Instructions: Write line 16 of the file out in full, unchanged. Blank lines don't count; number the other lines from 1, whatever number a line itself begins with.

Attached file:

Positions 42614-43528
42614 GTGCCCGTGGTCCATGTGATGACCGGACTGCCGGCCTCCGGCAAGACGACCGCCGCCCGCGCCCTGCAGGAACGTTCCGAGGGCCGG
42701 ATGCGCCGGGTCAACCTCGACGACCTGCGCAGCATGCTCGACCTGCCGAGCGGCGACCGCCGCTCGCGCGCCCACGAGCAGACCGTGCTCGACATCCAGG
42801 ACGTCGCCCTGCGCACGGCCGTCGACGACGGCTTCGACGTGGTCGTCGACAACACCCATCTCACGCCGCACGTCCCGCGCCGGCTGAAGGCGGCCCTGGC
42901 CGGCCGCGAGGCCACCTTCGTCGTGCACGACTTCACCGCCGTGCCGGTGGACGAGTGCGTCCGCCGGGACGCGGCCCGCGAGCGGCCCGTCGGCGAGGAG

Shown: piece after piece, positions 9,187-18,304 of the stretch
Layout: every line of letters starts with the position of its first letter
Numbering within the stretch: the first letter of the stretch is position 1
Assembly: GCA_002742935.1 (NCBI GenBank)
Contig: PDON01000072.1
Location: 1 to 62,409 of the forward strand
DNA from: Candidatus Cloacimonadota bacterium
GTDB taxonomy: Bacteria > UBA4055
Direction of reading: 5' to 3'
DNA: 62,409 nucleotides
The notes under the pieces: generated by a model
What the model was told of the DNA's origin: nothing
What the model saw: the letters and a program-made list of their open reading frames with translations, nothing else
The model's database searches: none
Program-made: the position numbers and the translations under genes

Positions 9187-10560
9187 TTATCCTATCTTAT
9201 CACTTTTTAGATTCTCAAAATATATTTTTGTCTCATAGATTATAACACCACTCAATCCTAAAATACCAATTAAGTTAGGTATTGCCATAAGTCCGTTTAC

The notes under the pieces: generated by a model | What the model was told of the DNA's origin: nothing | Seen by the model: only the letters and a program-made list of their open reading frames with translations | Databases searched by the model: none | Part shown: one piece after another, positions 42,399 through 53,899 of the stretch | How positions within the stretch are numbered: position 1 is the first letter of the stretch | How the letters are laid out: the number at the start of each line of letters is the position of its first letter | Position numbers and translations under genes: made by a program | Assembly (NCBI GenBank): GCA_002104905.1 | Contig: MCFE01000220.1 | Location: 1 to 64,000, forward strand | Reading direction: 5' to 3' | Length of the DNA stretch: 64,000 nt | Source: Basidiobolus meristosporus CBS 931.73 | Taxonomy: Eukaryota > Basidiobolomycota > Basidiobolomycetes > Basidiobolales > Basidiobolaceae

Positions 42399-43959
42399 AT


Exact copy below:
The notes under the pieces: generated by a model